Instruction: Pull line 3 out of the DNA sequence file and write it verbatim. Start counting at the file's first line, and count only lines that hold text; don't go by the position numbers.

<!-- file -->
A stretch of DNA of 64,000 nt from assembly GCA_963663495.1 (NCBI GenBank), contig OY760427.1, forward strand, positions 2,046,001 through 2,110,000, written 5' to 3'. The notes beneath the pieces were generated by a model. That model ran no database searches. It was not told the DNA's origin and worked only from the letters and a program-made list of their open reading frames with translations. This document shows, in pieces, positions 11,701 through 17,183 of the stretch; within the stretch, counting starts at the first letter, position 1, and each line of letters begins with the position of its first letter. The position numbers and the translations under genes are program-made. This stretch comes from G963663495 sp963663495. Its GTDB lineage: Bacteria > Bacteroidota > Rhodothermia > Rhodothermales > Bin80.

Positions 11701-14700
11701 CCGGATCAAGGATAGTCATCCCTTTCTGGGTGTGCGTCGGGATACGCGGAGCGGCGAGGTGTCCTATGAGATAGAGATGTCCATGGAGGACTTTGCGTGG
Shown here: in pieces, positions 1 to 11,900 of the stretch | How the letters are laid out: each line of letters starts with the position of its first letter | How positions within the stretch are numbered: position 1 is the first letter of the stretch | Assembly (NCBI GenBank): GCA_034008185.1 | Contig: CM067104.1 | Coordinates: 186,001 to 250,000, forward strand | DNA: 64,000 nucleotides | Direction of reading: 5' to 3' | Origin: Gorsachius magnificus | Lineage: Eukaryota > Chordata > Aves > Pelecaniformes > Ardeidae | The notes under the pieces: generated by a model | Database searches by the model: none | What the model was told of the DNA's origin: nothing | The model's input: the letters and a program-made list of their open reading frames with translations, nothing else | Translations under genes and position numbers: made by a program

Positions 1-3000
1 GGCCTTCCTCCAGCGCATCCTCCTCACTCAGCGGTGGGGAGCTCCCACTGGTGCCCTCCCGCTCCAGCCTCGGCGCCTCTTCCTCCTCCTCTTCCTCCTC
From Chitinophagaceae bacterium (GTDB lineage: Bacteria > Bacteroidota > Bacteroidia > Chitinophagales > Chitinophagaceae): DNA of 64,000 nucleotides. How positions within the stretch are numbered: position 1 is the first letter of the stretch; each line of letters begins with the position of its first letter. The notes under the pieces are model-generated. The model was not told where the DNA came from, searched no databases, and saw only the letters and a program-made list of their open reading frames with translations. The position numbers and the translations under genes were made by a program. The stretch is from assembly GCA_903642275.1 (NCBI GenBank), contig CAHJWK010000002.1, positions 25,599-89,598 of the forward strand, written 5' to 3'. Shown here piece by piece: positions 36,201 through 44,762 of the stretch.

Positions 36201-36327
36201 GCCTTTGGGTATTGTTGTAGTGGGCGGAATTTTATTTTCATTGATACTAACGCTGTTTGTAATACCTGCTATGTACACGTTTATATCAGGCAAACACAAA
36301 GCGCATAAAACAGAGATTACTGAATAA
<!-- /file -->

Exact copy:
11701 CCGGATCAAGGATAGTCATCCCTTTCTGGGTGTGCGTCGGGATACGCGGAGCGGCGAGGTGTCCTATGAGATAGAGATGTCCATGGAGGACTTTGCGTGG